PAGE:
Thursday, 23 April 2015

Crab and Comté cheese quiche


Kwich
When I threw open the curtains yesterday morning and saw the way the sun was beaming through; all shards of light, punctuating a forest floor strewn with pants and socks, I thought to myself - 'Today is beautiful and so surely, this has to be a shorts and t-shirt day!' And I got dressed as such. After tidying up my side of the bed that is. Yet when I wandered outside to go and do a daily shop like Nigel Slater, with wicker basket in hand, the brightness outside belied the truth. For it is still farking freezing cold out there folks. Like yer granny says, ne'er cast a clout before May is out. A mantra that was very much racing through my mind, as I raced up the road, nipples protruding and buttocks clenched tightly, like one of those speed walkers, wot crapped themselves.

However I did manage to pick up some bits and pieces in the supermarket; namely some eggs, ready rolled pastry and some crab and hit upon the notion to make a quiche. Because I love quiche and I haven't made quiche in a long, long time. Or "kwitch" even. Which is apparently how my wife's granddad used to pronounce it.

The introduction of crab was a bit inspirational and last minute actually. I was originally going to go all Lorraine like because I already had the bacon lardons back home in the fridge. But then I spotted a pot of ready picked, fresh crab meat on the shelves; from a Cornish company called Seafood & Eat It no less. So after laughing hard and pointing at the pun for a full on five minutes, I decided to sod it all and make a crab quiche instead.

If, like me, you love crab but hate the damned rigmarole of scooping gorgeous white and brown meat out of a rose pink shell and often furry legs, this stuff is a godsend. I bought two pots and at £3.75 a punt (at time of writing) you might think that it's a bit pricy but considering that an average crab, undressed costs about £8-£10 (depending on where you are and time of year), which would yield about the same amount of meat, well it does work out to be quite reasonable in the end. Plus you save yourself from itchy fingers (unless you wear marigolds when smashing up your crab).

Crab in a pot
Coming back to the matter of quiche though, there was an added impetus for making one because I had a slab of Comté cheese sent to me to try and if quiche benefits from anything, it is a slab of nutty joy from the Jura in France. Cheddar is fine for an eggy baked flan but sometimes it can be a bit overpowering, especially if mature. Aged Comté on the other hand is slightly different. Subtle yet complex. Sweet and aromatic. Grassy or peppery, depending on the time of year when it's made. The flavours of Comté do vary throughout the season and accord to whatever the Montbéliarde cows are munching on, the cattle famous for producing the milk. Their varied diet of hay, flowers, grass will all have a different effect on the end result and I mused on this whilst eating a clump of the cheese that had been grated into a bowl. Before remembering that I needed to keep some back for the quiche.

Grated cheeeeeese, hmmmmm
Now, a warning. This quiche is, how to describe it, a bit of a wibbly wobbly thing. If you sit in the firm camp and appreciate a stodgy, rigid and unrelenting quiche; the sort of quiche that would do nicely for smashing a window open or replacing a car wheel, this is not the quiche for you.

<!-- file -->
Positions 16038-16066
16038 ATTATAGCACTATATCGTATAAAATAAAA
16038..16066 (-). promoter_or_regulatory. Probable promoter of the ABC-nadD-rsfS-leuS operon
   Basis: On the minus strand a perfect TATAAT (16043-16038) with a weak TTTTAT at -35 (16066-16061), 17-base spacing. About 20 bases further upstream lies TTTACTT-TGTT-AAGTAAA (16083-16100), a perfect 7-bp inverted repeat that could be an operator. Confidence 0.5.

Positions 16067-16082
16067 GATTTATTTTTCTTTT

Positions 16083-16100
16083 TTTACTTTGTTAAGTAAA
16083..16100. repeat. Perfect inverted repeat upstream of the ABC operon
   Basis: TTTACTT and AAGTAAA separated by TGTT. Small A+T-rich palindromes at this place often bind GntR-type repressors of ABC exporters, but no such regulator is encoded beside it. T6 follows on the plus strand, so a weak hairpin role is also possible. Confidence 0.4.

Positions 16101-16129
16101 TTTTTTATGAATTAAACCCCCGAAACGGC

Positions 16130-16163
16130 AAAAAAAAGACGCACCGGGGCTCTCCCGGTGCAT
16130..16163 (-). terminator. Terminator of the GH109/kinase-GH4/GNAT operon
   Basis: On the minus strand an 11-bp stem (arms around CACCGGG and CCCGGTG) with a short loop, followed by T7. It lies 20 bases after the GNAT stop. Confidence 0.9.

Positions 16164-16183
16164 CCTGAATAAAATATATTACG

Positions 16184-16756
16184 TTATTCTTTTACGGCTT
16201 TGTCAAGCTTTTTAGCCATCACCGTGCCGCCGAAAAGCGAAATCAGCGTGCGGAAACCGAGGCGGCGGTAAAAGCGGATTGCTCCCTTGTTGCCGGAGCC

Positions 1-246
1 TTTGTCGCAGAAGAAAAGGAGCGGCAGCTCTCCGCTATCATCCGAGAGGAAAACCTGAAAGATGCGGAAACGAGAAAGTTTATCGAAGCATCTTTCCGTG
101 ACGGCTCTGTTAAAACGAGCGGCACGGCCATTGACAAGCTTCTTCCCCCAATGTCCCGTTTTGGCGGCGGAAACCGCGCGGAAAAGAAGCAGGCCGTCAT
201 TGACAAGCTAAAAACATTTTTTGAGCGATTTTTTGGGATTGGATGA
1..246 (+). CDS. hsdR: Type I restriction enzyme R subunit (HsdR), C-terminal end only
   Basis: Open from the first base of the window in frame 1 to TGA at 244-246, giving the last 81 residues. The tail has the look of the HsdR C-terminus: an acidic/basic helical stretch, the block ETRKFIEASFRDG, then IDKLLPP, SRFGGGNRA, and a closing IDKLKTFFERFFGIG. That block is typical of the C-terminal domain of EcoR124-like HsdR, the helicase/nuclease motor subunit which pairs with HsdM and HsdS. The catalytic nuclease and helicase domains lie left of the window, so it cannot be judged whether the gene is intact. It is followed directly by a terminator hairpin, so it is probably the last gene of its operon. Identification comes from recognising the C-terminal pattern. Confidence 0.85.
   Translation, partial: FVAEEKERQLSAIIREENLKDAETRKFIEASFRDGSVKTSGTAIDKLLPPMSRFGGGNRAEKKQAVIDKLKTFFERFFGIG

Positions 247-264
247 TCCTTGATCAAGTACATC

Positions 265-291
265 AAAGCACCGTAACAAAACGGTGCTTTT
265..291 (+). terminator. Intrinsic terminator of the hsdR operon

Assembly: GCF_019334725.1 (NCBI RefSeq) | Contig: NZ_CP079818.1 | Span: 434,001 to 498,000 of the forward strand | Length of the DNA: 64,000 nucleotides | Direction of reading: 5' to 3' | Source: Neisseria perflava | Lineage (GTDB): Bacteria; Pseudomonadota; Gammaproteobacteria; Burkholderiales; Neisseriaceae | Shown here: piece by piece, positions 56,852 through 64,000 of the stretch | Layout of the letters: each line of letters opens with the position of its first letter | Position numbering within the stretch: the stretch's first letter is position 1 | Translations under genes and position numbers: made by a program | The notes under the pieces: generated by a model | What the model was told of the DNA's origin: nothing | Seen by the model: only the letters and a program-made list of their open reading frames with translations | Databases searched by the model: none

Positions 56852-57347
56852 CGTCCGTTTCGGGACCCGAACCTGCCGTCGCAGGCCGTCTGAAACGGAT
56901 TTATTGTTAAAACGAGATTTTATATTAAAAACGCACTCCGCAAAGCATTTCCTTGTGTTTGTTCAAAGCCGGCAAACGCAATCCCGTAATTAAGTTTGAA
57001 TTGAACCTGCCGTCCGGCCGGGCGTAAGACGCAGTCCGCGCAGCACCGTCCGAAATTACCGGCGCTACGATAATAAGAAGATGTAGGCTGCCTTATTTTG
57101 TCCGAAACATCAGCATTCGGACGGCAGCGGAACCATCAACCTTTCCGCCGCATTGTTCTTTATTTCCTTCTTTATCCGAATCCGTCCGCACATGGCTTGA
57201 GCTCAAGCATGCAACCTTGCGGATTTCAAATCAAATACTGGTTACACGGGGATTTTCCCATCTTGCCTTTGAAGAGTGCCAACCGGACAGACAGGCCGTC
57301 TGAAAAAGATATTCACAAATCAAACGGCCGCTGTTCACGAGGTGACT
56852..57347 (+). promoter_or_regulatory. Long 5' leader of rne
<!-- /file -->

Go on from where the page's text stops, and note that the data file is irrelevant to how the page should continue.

If however, you like your quiche to be light. airy and just slightly, slightly gooey in the middle, then this mellifluous tart will go down a treat. Especially if you make it for a picnic. Make sure you wear a cardie though.

Crab and Comté cheese quiche - serves 6 to 8

Wibble
Ingredients

250gms ready roll shortcrust pastry sheet (cheat!)
100gm Comté cheese, grated
150gms crab meat, white and brown (I used one and a half pots basically, using the spare half for a sandwich)
1 onion, finely chopped
2 large eggs
2 egg yolks, from 2 large eggs
200mls whole milk
150mls creme fraiche
Small bunch of parsley, finely chopped
Zest of one lemon
Pinch of cayenne pepper
Salt, to season
Knob of butter

The main ingredients for kwich
Method

First heat your oven to 200C and leave the ready rolled puffed pastry out of the fridge for 30 minutes. When ready, take a loose bottomed flan tin (mine is 20 cm across and 5cm deep, roughly speaking) and drape the pastry sheet over the tin. Carefully tuck the pastry down the sides and to the bottom, leave some to hang over the tin. Prick the bottom with a fork, line with greaseproof paper, throw some baking beans in and blind bake. See here for explanation on blind baking. 

Whilst that is baking, take that knob of butter, place into a frying pan on a medium heat on the hob and then add the chopped onion and saute for 10 minutes until nice and soft. Leave to cool. 

When the pastry casing is done, put to one side and also leave to cool. 

Meanwhile make your eggy, crabby mix in a bowl by first mixing the eggs, milk and creme fraiche with a whisk until silky smooth. Then add and stir through the cheese, crab and parsley. And then finish up by throwing in the lemon zest, pinch of cayenne and some salt and gently mix it all together.

Turn the oven down 150C and pour the filling into the pastry case until it reaches the top. Place on the bottom shelf of the oven and leave to cook for 40 mins. If it looks too fluid after that time, just turn the oven off, open the door slightly and leave to finish off cooking in the residual heat.

Enjoy with whatever you fancy, like salad, radishes and Jersey potatoes.

Kwich and salad, tres bon

2 comments:

Aaron Turpin said...

There I was the other day thinking about making a crab tart, but without a recipe for such a thing, and what happens? You write this post - perfect timing!

The Public Foodie said...

Ah Food Urchin this looks delicious! I'm always trying new quiche recipes and this one sounds super tasty! Thanks :)

Cee x
thepublicfoodie.blogspot.co.uk